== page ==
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Fiction Friendship Kids

Ava’s dress was not even pretty and the hot chocolate was SUPER watery.


That’s what I’m gonna tell my mom when she akses me about the tea party. Pecause really, grown ups think Ava’s dresses are so cute, but they’re waaaay too pink and the sparkles get everywhere. Green dresses are ackshully way awesomer, pecause Merida wears green and she’s the best Disney Princess that nobody even knows about. And this hot chocolate is just like, warm water, but it has some cocoa in it, but really not very much and it’s not really as yummy as when my mom makes it, pecause she puts in lots of chocolate in it and even whup cream on the top and even, sometimes she even puts sprintles on the very top but only if I’ve been really super nice to Caden and not made him cry and probably played out in the snow for like a long time or even maked a snowman.


But the cookies ackshully ARE pretty good, pecause they’re the kind what have frosting on them but are really crumbly, so you can dip them in the hot chocolate and they kinda fall apart and it's messy but SO yummy.


But still. Just pecause the cookies are good, that doesn’t mean that the tea party is good, pecause there isn’t even tea here and the hot chocolate is so super watery and it’s just warm, like warm for a baby like the kind of warm the milk is for Caden’s bottle, pecause he can’t have hot chocolate or tea pecause he doesn’t have teeth so he can only have milk, I guess.


Ava is also being super bossy right now, pecause she won’t stop saying, “Pinkies up,” and I don’t really want to put my pinkie up, but she just keeps on saying that thing, and I told her that just pecause this is her tea party at hers house that doesn’t mean she is the queen of the whole world and to stop saying that “pinkies up.” Only she wasn’t really listening, she just kept saying “pinkies up” which is why I had to whisper to her to shut up pecause she wouldn’t quit with saying that thing, but then she still wouldn’t quit which is why I had to yell the shut up really really louder. And that’s why I’m in the hallway sitting in Ava’s mom’s time out chair.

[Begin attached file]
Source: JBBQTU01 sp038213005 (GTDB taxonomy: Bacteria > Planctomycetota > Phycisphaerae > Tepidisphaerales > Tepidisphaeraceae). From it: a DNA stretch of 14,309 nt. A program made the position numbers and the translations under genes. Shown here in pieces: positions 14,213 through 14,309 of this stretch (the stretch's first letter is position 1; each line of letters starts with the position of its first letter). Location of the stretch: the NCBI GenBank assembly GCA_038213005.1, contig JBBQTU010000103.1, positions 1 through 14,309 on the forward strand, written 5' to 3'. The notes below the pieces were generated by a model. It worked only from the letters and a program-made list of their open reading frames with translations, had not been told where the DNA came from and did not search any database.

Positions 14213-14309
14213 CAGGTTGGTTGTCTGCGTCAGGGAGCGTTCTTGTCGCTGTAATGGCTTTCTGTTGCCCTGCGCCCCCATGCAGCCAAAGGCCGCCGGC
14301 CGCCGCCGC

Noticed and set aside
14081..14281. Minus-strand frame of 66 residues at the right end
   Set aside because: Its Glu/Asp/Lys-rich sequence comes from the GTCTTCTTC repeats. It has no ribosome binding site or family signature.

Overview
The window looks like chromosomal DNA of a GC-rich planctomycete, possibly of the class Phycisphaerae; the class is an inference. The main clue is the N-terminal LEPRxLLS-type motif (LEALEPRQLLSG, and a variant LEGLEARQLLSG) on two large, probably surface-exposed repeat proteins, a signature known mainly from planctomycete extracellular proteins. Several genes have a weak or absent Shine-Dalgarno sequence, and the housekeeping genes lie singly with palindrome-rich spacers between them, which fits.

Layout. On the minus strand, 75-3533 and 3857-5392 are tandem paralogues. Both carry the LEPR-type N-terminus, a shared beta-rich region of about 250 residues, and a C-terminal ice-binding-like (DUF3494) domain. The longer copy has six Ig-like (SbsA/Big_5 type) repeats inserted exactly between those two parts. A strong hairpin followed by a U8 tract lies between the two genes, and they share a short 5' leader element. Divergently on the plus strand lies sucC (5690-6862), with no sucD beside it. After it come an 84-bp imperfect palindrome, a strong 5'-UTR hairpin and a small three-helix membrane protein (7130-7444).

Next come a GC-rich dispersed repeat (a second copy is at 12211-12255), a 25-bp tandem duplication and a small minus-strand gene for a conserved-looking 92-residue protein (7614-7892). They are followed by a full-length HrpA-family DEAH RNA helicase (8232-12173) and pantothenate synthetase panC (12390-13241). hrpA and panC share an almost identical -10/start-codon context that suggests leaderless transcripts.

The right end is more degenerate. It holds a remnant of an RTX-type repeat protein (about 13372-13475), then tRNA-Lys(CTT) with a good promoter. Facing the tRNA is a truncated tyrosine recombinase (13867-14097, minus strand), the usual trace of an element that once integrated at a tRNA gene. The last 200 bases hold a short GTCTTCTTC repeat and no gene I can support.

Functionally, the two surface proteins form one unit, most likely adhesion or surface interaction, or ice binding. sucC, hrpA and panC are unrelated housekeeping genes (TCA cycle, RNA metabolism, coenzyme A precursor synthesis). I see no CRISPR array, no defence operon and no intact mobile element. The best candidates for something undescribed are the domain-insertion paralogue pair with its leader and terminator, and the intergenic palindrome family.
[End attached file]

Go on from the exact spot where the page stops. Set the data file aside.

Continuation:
So that’s all what I’m gonna tell my mom when she akses me about was I having fun at the tea party. Pecause, no. I am really not.


***


“I am so sorry,” Whitney says, returning to the table after depositing a kicking, pouting Desi into my time out chair. “Sometimes I don’t know what gets into her, she’s so ornery. She didn’t even want to come, I had to force her into her car seat!”


“Kids are rude,” Bethany nods sympathetically, as she watches her daughter Maya nibble at a sugar cookie while my own daughter Ava shouts, “Pinkies UP!” apropos of nothing.


Kids are rude, I think, mine included. If Desi hadn’t told Ava to shut up first, I probably would have.


I take a sip of my red raspberry leaf tea, which tastes nothing like raspberries. I hate tea. I don’t even know why I made it, I should have just made more hot chocolate for the adults, but I was running low on mix. I always expect tea to taste more…like something other than water. I want tea to be hot Kool-Aid, I suppose. But somebody once said something about red raspberry leaf tea being good for cramps, so here I am, sipping it, as my insides squirm and wrench and I watch my daughter enjoy screeching directions to her party guests.


“Super cute idea, though, a tea party,” Whitney continues, “When I was little, my older sister used to do tea parties for me and my cousins, and make us little cucumber sandwiches. I never would have eaten a cucumber sandwich on a regular day, but for a tea party, I would just scarf them. Kids are so weird, right?”


She reaches for her tea cup, but is startled by a sudden cry from the bucket car seat on the floor to her left. The hot liquid sloshes onto her pants.


"Oh, dang it! Whitney says, dabbing at her pants with a burp cloth with one hand and unbuckling her two-month-old son with the other. "I'm so clumsy, especially post-partum, I can't do anything, I swear."


The tea leaves a muddy brown splotch on her pants, an addition to the splatter artwork of her outfit, which already boasts a spit up stain on the shoulder of her sweater and dried mud on the cuffs of her too-long jeans.


On normal days, I love Whitney. She’s loud, and fun, and goes out in public with spit up on her shirt because she either doesn’t notice or just doesn’t care. She’s my best friend in the world.


Not this day, however. Three or four days out of each month, I can’t stand the woman.


“It's fine,” I say, "Me too." I touch my forehead: no fever. Which makes no sense, because my brain has become a boiling cauldron of molten lava, scorching the backs of my eyes.